It’s been an up and down season for the Penguins.
After a perfectly average, 2-1-2 start, Pittsburgh headed to Canada and caught fire, starting with an impressively focused, 3-0 win over the red-hot Toronto Maple Leafs.
They then got into an old-fashioned track meet with a 6-5 overtime win over the Edmonton Oilers, delivered strong performances on both sides of the puck with a 9-1 win over the Calgary Flames and 5-0 shutout of the Vancouver Canucks, and came home with a 4-0 sweep of the road trip.
“I think we just paid attention to detail,” forward Carl Hagelin said. “I think every guy looked themselves in the mirror and said, ‘Hey, I’m going to win my battle.’ And, when 20 guys are doing that out there, it gets a lot better. I [also] think a lot of our goals started in our own end, or by someone forechecking or backchecking well.”
Since then, though? Back to up and down, with mostly strong efforts against the New York Islanders but costly lapses that resulted in back-to-back losses – 6-3 Tuesday at home and 3-2 Thursday in a shootout at Brooklyn.
“Every team’s trying to play quick, and I think in the games we’ve struggled, it’s probably been because teams have forced us to make mistakes, and in some cases we’ve probably made mistakes that weren’t necessarily forced, too,” said captain Sidney Crosby. “It’s all about how you play the game and execute.”
Perhaps meeting the talent-packed Maple Leafs again on Saturday night at home will spark the Penguins, as it did at the start of the Canada trip two weeks ago.
“I guess maybe we might think that, if we don’t do the right things, they might embarrass us,” forward Bryan Rust said. “Maybe that is something that might creep into somebody’s head.”
One thing that has been nothing but consistent all season, however, is Evgeni Malkin.
The Penguins’ No. 2 center was the NHL’s No. 2 star of the month for October. Through Friday, he was also No. 2 in the league in scoring, with 20 points in the first 11 games.
Malkin had points in nine of 10 games in October, including six multi-point efforts. Over his last six games, he has six goals and 11 points.
“He’s definitely playing at a high level, but I think we get spoiled with seeing that fairly often,” Crosby said. “I think points are kind of a product of that, but if he had three or four less points, it wouldn’t make any difference. I think he’s always playing at that high level.”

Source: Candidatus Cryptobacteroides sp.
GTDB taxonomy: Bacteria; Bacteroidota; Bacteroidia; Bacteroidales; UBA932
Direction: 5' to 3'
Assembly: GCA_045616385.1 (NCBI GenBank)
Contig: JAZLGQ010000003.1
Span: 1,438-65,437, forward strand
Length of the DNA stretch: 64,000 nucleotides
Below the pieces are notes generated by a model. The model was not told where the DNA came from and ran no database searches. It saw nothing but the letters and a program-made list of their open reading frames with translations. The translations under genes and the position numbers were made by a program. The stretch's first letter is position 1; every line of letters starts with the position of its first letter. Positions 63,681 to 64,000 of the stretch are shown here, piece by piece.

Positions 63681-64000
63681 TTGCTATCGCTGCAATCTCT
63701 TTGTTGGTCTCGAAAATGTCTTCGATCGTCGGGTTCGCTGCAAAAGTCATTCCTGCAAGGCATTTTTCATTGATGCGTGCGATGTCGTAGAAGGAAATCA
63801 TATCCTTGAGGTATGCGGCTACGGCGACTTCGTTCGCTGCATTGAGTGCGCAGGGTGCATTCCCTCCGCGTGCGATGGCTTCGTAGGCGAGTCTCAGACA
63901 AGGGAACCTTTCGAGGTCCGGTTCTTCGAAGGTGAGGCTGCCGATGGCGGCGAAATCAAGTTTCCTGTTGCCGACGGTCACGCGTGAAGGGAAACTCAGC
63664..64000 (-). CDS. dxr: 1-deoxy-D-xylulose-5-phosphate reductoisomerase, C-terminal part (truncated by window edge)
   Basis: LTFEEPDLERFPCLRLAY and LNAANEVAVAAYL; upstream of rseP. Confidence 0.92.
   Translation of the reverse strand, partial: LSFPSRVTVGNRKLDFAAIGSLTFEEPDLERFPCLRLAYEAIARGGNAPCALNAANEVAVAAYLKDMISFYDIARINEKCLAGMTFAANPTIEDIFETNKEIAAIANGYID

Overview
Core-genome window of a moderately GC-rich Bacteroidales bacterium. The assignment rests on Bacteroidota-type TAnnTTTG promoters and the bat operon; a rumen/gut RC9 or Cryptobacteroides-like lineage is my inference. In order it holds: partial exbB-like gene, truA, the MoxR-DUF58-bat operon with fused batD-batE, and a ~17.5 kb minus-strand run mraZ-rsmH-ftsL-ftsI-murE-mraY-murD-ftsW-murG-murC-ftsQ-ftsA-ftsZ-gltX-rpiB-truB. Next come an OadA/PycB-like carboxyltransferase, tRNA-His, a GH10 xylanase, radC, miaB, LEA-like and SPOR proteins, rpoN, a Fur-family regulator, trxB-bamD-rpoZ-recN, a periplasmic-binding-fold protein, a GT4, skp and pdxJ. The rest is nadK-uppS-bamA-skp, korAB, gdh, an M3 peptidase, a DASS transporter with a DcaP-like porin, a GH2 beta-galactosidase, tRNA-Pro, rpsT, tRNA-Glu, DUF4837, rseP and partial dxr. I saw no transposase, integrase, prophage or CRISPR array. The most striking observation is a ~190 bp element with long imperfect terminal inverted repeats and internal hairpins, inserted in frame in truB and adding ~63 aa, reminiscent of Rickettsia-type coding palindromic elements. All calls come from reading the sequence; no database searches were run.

While head coach Mike Sullivan has tinkered with every other forward line throughout the season, Malkin’s line with Hagelin and Phil Kessel has remained intact. Why mess with results?
“He’s playing an inspired game right now,” Sullivan said. “He’s bringing lots of energy; his determination on the puck. I think his offensive game speaks for itself, but the coaches have been really impressed with his willingness to compete away from the puck and play in our end zone.”
That’s been a direct result of Malkin listening to the Penguins coaching staff and making a concerted effort to round out his game.
“We’ve been on him sometimes,” Sullivan said. “He’s a guy that likes to play in constant motion. Sometimes he’s got to cut his skating down a bit and help us defensively and recognizing those situations. So he’s really making a concerted effort to try to play the game the right way and, offensively, he’s been a dominant player for us.”
Kessel is also off to a big start on Malkin’s wing, with 16 points in 11 games. Hagelin, playing his 500th game Saturday, doesn’t bring the same kind of flash on the scoreboard, but adds the speed and battle level that facilitates open ice for his linemates.
So it’s not hard to believe Malkin’s sincerity when he’s quick to deflect credit for his quick start.
“It’s not me; it’s the whole line, it’s whole team,” Malkin said.
He also credits a good summer, working hard with a conditioning coach and getting extra rest after the Penguins’ early exit from the Stanley Cup playoffs.
“I feel good, fresh, my legs moving. Just try to stay at the same level. I play with great guys, great players. I just do my job; try to do my best.”
The Maple Leafs also tend to bring out the best in Malkin, and chances are a Saturday night game under the Hockey Night in Canada spotlight won’t hurt. Malkin has a seven-game point streak with 11 points (5G, 6A) against the Leafs and, with 62 career points (20G, 42A), he’s been more successful against them than any other non-division opponent.
The Leafs are missing their biggest offensive weapon in Auston Matthews, but they have plenty more, from the John Tavares line through Morgan Rielly, who’s racked up 16 points from the blueline.
“We’re just focusing on our game,” said defenseman Jamie Oleksiak. “Obviously they’ve got plenty of firepower on that team and guys you’ve got to be aware of. But, for the most part, I think we’re just focusing on what we have to do that’s brought us success. Like on the road trip – playing as a five-man group, playing tight and giving each other offensive support and making sure that, when they do get on the rush, we have guys back to shut them down.”